Mozambican Airlines captain had 'clear intention' to crash plane
Probe reveals 33 died after pilot locked himself in cockpit and ignored alarm signals
A Mozambique Airlines captain had a "clear intention" to crash an aircraft that went down in Namibia killing 33 at the end of last month, according to a preliminary investigation.
Flight recorders showed flight TM470 crashed on November 29 while Herminio dos Santos Fernandes manipulated the Embraer 190's auto-pilot in a way which "denotes a clear intention" to bring the plane down, said Mozambican Civil Aviation Institute (IACM) head Joao Abreu.
"The reason for all these actions is unknown and the investigation continues," Abreu said.
The plane crashed in torrential rains in a swamp of Namibia's Bwabwata National Park on November 29, killing its six crew and 27 passengers.
It was flying from the Mozambican capital Maputo to Luanda in Angola.
Abreu said Dos Santos Fernandes locked himself inside the cockpit, ignored warning signals and did not allow his co-pilot back in moments before the Embraer 190 hit the ground.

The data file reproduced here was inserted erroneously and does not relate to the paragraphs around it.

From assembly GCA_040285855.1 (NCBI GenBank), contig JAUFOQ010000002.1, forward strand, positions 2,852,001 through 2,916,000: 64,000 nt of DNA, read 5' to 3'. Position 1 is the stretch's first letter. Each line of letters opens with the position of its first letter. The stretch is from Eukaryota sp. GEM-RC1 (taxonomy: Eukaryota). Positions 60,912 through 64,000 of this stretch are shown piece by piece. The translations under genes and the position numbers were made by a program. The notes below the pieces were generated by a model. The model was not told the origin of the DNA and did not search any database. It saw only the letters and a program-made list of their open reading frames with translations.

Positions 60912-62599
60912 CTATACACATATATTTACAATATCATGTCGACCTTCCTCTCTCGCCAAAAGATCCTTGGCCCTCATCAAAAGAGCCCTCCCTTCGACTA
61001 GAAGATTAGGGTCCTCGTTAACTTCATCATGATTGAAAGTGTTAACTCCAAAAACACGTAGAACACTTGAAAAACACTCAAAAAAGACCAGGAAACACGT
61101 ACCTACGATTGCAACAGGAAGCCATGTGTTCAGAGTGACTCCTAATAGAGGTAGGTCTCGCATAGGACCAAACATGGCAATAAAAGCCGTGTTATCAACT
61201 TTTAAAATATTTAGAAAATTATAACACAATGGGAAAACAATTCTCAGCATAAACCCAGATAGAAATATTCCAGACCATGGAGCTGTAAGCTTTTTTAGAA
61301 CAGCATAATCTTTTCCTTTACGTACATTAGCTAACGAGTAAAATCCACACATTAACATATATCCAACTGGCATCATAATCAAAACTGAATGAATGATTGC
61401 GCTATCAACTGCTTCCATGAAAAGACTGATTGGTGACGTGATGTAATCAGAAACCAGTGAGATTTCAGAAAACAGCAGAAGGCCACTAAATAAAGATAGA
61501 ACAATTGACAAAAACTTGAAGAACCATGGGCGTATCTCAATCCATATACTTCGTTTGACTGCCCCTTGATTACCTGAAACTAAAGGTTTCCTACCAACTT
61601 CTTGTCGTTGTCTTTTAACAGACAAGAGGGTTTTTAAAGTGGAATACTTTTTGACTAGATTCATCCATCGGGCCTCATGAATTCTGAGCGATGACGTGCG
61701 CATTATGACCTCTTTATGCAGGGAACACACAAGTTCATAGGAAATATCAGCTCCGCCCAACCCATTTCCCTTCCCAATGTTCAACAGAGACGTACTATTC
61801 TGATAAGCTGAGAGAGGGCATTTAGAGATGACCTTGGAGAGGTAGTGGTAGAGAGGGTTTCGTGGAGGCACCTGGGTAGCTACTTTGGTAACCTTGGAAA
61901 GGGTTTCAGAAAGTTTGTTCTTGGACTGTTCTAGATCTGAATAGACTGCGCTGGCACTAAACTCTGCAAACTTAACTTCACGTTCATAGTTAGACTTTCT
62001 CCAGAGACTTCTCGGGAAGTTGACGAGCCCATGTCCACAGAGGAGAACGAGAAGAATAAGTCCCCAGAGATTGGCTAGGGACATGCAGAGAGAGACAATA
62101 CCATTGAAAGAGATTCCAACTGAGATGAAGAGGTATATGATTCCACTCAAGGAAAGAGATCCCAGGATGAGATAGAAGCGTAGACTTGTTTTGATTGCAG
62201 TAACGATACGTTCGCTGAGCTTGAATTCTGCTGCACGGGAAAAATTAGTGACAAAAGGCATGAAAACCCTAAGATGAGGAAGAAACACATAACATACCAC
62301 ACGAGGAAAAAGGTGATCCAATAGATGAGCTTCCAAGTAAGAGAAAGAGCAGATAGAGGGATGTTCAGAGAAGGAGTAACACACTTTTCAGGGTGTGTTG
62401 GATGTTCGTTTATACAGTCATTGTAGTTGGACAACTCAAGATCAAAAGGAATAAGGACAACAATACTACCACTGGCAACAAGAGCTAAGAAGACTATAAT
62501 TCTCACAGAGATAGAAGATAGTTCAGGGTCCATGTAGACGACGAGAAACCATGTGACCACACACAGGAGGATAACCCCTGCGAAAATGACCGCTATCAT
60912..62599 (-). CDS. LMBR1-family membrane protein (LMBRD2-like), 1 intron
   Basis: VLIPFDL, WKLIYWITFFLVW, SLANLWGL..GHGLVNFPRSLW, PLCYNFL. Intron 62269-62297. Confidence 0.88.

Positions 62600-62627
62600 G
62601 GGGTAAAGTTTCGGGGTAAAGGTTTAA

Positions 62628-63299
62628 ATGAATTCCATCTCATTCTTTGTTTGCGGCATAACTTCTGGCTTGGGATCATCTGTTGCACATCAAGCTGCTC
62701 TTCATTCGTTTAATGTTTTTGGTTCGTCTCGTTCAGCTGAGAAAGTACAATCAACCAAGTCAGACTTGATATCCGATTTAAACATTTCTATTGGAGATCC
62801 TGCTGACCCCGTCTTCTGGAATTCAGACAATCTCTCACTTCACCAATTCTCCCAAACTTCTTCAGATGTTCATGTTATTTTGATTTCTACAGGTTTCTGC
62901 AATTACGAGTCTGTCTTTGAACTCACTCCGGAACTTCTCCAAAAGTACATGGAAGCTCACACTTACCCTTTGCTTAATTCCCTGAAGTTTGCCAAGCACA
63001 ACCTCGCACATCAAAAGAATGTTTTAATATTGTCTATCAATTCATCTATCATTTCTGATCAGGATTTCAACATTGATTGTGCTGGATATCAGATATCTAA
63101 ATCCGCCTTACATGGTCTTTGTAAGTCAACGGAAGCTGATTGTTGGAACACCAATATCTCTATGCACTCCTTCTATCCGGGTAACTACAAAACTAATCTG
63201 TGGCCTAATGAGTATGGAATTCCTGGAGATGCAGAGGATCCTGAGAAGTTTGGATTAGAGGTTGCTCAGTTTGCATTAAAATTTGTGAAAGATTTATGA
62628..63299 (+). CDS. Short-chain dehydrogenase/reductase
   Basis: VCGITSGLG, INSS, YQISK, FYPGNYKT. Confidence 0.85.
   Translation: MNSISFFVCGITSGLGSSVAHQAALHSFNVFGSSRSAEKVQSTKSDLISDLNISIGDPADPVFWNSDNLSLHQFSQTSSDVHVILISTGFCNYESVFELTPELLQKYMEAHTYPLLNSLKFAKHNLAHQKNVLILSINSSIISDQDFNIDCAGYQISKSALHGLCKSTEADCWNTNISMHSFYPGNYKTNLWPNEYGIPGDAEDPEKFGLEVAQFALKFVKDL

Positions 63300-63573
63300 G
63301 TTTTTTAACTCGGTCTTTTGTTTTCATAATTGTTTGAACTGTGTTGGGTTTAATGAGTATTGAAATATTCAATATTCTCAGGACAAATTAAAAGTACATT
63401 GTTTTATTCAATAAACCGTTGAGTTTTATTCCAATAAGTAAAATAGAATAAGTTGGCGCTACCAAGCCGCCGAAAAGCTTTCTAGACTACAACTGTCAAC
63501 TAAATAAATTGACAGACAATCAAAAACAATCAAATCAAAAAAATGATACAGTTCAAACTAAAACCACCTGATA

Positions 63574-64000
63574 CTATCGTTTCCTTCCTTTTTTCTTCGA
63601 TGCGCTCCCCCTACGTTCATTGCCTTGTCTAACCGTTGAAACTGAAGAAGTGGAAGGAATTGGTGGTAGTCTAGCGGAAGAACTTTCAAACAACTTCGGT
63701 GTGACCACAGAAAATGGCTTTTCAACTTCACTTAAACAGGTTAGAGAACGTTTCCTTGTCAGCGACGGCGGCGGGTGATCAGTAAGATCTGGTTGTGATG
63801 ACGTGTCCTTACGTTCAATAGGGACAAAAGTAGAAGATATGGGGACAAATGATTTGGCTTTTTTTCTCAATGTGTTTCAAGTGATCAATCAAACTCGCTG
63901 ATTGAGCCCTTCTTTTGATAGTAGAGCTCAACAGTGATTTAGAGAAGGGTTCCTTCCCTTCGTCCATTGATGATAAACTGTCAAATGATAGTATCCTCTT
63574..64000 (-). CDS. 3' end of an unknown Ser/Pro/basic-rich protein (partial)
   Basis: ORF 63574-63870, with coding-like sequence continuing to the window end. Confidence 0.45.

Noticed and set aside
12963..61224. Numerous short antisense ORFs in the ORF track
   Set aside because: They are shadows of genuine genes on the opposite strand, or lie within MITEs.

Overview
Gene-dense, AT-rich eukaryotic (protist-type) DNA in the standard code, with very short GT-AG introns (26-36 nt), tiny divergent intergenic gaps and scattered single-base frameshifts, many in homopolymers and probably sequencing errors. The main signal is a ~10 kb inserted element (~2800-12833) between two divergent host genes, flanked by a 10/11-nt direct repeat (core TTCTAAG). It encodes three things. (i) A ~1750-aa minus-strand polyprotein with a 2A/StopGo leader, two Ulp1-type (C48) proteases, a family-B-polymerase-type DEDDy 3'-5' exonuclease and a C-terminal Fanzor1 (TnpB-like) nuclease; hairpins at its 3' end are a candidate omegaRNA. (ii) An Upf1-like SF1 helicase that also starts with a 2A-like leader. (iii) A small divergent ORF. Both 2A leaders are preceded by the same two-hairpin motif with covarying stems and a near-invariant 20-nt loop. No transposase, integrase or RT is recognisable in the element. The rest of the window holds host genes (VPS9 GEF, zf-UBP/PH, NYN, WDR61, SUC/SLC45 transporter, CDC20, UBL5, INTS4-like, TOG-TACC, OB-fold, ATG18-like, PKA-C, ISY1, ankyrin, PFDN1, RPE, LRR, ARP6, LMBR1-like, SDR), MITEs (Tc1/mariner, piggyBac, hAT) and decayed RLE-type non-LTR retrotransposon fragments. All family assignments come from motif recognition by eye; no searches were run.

"During these actions you can hear low and high-intensity alarm signals and repeated beating against the door with demands to come into the cockpit," he was quoted as saying by state news agency AIM.
The altitude was manually changed three times from 38,000 feet to 592 feet - below ground level - and the aircraft's speed was also changed manually, according to the preliminary report.
Air-brake parameters showed the spoilers, aerodynamic resistance plates on the wings, were deployed and held in that position until the end of the recordings, which proved the throttle was manually controlled.
"The plane fell with the pilot alert and the reasons which may have given rise to this behaviour are unknown. At the time, the co-pilot had left the cockpit and was absent while everything happened," Abreu said.
The black boxes retrieved from the crash site were analysed at the US National Transport Safety Board in Washington.
These indicated the aircraft was operating at normal cruising altitude, and had good communications with the control tower at Gaberone in Botswana.
The Brazilian-manufactured aircraft was the newest plane in the Mozambique Airlines fleet.
Three weeks after the incident only seven of the 33 victims have been identified. The passengers were from Mozambique, Angola, Portugal, Brazil, France and China.
Dos Santos Fernandes had 9,053 flight hours, and 1,395 as a captain. His licence was renewed in April last year and he underwent a medical examination last September.